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Speaking Multiple Languages

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Q: My only child is 3 years and 4 months old. We speak four languages at home. My daughter knows her alphabets in two languages, can name and recognize more than ten colors, count up to 100, draw smiley faces, sing and capture tunes extraordinarily fast, and work on simple puzzles. But she does not express herself in more than two or three familiar words. She repeats questions addressed to her if they are more than four words long, or if she hears unfamiliar sentences that contain familiar words. Also, she seems not to understand verbs and other abstract concepts. Is she autistic?

What are the advantages of knowing two languages?

A: There is considerable debate in the United States today over the issue of bilingualism and how it affects children's general cognitive abilities and also chances for success in school. What is clear, however, is the ability of young children to learn more than one language, beginning right at birth, when they are exposed to multiple language in consistent and meaningful ways.

In my own home, for example, our twins are learning Spanish and English simultaneously. They hear and speak only Spanish with their father, while I communicate with them in English. There are other successful patterns, of course. For example, children often acquire a language other than English as a first language in the home and learn English through social interactions outside the home. This can occur simultaneously or with English as a second language.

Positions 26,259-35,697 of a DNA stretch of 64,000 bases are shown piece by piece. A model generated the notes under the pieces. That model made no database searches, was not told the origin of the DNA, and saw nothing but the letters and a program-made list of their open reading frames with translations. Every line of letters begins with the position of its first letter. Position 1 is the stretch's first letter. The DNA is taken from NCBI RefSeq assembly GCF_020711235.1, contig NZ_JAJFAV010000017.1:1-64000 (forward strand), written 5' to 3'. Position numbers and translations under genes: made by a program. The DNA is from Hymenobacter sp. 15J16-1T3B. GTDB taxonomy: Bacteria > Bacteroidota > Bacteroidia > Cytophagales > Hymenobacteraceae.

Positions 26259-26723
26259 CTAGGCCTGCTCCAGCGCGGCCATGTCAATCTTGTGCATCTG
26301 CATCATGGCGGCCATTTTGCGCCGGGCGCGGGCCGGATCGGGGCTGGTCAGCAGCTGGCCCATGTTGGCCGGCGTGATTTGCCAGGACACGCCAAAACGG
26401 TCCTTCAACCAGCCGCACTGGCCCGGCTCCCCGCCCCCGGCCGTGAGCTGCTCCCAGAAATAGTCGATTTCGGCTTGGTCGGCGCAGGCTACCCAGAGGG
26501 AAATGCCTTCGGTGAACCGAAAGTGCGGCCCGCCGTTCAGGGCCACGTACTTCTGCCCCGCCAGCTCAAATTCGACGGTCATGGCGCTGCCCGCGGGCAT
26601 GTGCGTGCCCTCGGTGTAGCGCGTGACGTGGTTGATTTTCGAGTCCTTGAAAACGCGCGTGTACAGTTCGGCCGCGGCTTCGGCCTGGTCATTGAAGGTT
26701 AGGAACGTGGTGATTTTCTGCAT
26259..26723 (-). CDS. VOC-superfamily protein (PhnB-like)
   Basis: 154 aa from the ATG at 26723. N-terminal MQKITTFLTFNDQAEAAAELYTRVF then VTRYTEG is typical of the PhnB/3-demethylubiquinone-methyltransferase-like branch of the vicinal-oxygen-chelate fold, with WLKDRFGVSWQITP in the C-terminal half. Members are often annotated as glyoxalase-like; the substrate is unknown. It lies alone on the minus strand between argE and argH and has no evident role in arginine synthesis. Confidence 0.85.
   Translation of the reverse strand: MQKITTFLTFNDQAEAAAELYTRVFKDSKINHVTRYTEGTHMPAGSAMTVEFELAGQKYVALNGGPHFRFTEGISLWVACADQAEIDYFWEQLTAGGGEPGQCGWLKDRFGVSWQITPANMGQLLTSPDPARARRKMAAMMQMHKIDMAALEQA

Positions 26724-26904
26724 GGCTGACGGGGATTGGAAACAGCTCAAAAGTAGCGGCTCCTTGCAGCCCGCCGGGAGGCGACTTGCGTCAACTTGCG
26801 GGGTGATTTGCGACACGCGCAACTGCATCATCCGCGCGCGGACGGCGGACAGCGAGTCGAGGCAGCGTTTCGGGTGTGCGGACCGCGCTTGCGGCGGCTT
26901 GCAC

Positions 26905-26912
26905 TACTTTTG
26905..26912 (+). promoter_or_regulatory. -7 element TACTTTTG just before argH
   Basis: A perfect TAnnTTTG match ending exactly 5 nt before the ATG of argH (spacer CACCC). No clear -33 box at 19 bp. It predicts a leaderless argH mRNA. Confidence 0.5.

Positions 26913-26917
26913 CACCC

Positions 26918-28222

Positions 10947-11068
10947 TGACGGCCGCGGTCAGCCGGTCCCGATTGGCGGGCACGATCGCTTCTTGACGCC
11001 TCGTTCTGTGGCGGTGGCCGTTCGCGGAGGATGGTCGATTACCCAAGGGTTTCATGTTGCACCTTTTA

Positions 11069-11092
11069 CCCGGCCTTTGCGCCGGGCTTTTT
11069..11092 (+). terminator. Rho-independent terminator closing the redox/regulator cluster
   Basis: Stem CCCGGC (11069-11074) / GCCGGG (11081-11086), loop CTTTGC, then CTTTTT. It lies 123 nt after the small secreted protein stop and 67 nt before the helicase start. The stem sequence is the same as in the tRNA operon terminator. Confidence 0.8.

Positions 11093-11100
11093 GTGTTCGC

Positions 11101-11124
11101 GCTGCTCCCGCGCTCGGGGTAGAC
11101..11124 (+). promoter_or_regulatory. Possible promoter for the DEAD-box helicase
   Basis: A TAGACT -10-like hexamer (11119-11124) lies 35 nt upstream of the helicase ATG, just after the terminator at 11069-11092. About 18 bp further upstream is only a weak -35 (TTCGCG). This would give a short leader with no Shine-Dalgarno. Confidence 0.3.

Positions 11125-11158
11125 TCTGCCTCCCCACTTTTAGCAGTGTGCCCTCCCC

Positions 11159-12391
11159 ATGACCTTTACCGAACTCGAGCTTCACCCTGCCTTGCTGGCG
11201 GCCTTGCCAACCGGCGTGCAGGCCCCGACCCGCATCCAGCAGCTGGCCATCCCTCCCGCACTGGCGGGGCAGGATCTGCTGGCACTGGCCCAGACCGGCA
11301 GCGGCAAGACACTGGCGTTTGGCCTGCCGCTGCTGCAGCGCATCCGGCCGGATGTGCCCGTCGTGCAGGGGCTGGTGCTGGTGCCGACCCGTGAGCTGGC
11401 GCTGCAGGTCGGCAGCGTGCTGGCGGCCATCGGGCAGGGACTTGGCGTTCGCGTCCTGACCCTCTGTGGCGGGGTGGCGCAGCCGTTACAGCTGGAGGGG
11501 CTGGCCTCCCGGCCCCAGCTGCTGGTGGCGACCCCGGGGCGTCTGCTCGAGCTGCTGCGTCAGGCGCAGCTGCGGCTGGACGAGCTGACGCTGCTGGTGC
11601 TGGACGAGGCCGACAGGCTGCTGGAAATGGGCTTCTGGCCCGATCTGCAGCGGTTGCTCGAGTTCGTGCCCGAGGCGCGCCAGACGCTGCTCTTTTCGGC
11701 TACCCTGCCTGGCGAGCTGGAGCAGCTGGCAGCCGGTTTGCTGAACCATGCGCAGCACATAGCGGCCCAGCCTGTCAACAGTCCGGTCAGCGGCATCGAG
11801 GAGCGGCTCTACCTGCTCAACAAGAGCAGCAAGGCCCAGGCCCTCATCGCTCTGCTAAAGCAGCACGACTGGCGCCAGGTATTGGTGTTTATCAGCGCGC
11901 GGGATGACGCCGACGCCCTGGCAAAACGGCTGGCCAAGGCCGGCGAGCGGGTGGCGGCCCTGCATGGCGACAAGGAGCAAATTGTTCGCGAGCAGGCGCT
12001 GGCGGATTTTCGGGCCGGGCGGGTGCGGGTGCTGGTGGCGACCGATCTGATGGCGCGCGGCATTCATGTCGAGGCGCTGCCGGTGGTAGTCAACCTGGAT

The advantages to learning two or more languages include certain cognitive gains in which children seem to have a greater communicative depth that may boost thinking skills. There is also a cultural advantage, as language and culture cannot be separated. Therefore, children are better equipped to be sensitive to differences in others, respond to different ways of social interactions, and carry traditional knowledge that is uniquely part of a particular culture.

In children as young as 3, it is not unusual for their speaking vocabulary to be smaller in each language than the speaking vocabulary of English-only children. This difference minimizes by age 6 and some research shows that by this time, children who speak more than one language actually have larger vocabularies in both languages than their English-only counterparts.

It is thought that children are using these incredibly important first years to process both languages and their receptive-language skills will pace ahead of the expressive. When you hear your child repeating words or phrases after you, it is part of that cognitive processing she is engaged in. It would not, under normal circumstances, indicate any kind of autism. Autism is unrelated to the learning of multiple languages.

About the Author

Susan Canizares holds a PhD in language and literacy development.

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